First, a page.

North Africa is less than 20km from Europe at its narrowest point, and any drama on the south side of the Mediterranean tends to have serious repercussions for its counterparts to the north – and perhaps further afield. That’s likely doubly true of climate-related fallout. The number of migrants trying their luck at sea looks set to increase, posing considerable problems for Europe, where migration remains a touchy political lodestone. With few jobs in many urban areas for displaced rural North Africans, and limited skilled jobs in the bulging cities for better educated young men and women, Europe remains a tremendous attraction, despite the known risks, particularly now that many of the smuggling routes are well-established.
There’s every reason to believe, too, that the security situation in the Sahara will continue to fester, providing a fertile staging ground for extremist operations both within North Africa and outside. For as long as there are large numbers of desperate young men in jobless rural areas and overflowing urban slums, North Africa’s vast, uncontrollable desert interior will remain a security hotspot. These groups’ capacity to destabilize their own states by undermining everything from tourism to foreign investment to citizens’ confidence in their institutions will likely require international actors to bolster their support for regional governments, who in most cases have shown themselves unequal to the task.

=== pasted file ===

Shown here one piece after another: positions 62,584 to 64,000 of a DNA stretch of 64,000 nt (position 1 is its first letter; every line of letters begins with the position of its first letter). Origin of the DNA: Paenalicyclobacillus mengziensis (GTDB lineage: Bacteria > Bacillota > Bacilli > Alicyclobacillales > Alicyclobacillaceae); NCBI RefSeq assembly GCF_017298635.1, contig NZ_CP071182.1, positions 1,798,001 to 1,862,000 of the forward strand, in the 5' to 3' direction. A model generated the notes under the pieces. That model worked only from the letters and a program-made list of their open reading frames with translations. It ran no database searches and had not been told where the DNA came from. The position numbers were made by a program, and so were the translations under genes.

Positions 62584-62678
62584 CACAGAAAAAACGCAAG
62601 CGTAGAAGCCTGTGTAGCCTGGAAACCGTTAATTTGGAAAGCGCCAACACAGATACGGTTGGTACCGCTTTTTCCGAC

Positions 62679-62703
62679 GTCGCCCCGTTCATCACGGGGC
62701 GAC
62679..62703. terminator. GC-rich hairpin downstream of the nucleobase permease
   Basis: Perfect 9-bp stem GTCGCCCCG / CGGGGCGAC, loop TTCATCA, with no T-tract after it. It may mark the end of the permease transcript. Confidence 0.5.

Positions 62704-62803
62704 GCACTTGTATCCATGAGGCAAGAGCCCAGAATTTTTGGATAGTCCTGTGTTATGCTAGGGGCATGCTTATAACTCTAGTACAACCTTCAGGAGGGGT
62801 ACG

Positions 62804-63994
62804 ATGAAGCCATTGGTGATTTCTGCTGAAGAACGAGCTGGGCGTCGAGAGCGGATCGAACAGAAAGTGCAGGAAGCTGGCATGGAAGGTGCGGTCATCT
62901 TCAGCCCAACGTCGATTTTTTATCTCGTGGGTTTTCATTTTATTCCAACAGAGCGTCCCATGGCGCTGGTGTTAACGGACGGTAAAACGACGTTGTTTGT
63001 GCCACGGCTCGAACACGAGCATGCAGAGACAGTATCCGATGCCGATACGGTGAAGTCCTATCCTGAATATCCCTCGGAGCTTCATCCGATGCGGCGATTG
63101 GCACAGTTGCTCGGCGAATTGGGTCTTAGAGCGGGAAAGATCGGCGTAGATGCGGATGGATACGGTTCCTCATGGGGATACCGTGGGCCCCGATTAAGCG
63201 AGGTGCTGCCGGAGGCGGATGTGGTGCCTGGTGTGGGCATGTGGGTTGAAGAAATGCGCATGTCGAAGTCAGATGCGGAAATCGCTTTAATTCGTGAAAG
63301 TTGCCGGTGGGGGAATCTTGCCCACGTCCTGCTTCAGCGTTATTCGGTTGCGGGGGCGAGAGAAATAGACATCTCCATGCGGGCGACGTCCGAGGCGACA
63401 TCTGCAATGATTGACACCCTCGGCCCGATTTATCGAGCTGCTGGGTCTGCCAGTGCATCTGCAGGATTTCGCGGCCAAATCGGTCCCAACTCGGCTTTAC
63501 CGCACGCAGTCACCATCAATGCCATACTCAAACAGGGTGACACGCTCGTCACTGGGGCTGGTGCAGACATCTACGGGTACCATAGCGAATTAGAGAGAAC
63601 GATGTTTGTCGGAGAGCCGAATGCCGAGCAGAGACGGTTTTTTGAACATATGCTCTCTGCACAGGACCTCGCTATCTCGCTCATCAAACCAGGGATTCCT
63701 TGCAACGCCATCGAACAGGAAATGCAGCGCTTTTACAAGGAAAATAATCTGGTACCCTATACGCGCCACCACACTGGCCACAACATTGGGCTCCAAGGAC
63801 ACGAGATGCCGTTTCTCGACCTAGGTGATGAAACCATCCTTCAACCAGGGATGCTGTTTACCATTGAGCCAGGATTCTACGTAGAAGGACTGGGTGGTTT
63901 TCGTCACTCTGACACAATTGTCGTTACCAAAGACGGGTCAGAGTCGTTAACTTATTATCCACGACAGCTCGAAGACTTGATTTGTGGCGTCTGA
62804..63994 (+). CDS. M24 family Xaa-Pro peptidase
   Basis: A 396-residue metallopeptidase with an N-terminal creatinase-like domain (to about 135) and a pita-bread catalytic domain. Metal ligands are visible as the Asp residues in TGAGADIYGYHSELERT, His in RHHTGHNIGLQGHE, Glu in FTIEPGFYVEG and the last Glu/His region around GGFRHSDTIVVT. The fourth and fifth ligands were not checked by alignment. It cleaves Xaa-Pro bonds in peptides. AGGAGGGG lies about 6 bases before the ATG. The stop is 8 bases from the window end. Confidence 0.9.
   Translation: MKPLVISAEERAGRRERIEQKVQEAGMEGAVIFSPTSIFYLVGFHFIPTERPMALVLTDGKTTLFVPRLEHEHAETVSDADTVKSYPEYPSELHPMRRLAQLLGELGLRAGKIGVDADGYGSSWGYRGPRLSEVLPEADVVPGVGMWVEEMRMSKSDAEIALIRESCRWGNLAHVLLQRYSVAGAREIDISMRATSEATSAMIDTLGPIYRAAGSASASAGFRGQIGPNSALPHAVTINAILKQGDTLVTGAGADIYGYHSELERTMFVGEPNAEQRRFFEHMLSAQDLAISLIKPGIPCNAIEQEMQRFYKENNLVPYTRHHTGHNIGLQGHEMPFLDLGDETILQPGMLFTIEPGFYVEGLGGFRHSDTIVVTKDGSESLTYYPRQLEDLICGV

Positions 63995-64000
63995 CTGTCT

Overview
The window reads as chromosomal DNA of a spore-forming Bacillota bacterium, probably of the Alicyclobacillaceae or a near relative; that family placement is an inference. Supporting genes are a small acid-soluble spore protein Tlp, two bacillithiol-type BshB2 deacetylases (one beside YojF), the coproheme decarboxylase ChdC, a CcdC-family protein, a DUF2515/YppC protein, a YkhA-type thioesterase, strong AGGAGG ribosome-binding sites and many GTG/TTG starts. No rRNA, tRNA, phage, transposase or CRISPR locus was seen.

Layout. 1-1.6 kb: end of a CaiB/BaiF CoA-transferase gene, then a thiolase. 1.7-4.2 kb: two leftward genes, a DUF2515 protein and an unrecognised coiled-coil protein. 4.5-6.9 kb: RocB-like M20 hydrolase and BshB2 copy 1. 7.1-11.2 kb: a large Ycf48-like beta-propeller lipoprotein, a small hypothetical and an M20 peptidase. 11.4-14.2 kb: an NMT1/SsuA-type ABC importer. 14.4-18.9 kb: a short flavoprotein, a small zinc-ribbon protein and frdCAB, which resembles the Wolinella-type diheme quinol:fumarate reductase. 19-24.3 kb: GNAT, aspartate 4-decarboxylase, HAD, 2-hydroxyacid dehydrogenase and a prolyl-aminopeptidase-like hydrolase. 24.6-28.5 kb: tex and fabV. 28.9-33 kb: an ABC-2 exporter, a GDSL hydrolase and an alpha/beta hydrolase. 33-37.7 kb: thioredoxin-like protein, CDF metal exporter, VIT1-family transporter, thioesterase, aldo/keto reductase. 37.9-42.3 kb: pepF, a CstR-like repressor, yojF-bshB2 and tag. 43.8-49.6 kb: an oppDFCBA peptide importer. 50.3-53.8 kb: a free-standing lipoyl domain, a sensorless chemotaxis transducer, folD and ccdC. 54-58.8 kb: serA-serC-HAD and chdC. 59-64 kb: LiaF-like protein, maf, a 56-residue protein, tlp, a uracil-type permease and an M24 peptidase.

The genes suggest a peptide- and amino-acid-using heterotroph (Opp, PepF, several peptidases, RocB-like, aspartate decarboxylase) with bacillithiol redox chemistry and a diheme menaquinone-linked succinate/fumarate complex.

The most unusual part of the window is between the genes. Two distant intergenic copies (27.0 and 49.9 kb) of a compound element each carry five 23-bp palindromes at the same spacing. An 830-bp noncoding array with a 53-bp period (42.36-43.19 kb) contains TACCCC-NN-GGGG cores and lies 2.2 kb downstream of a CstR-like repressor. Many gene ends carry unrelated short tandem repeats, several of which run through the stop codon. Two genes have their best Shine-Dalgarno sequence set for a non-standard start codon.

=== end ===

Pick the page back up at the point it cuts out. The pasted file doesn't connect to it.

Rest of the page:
Though many regional governments pay lip service to the threat of climate change, at times seeing it as a useful foil for their own failures, few have done much to prepare for it. Morocco, a continental leader in renewable energy, is something of an exception. Environment ministries are largely toothless ‘advisory’ departments, and environmental protection and economic development are still, for the most part, seen as opposing forces. In almost every instance, industry and the promise of job creation win out. Among key security services, there’s been a reluctance or inability to recognize climate security risks, so wed are many officials to seeing terrorism and/or popular unrest through old paradigms.
If North Africa is to manage its climate security risks, it will require considerable international assistance in implementing country-wide reforms to agriculture and other sectors, along with outside expertise in putting together the institutional framework to maintain this work. The region is already struggling with the early fallout from climate change. Without prompt large-scale action, the situation is likely to escalate, perhaps dramatically.
Peter Schwartzstein is a Journalist in Residence at the Center for Climate and Security. Based in Cairo since 2013, he covers water, food and environmental security issues across 20 countries in the Middle East and Africa, with a particular focus on how climate change is contributing to conflict and terrorism in the region.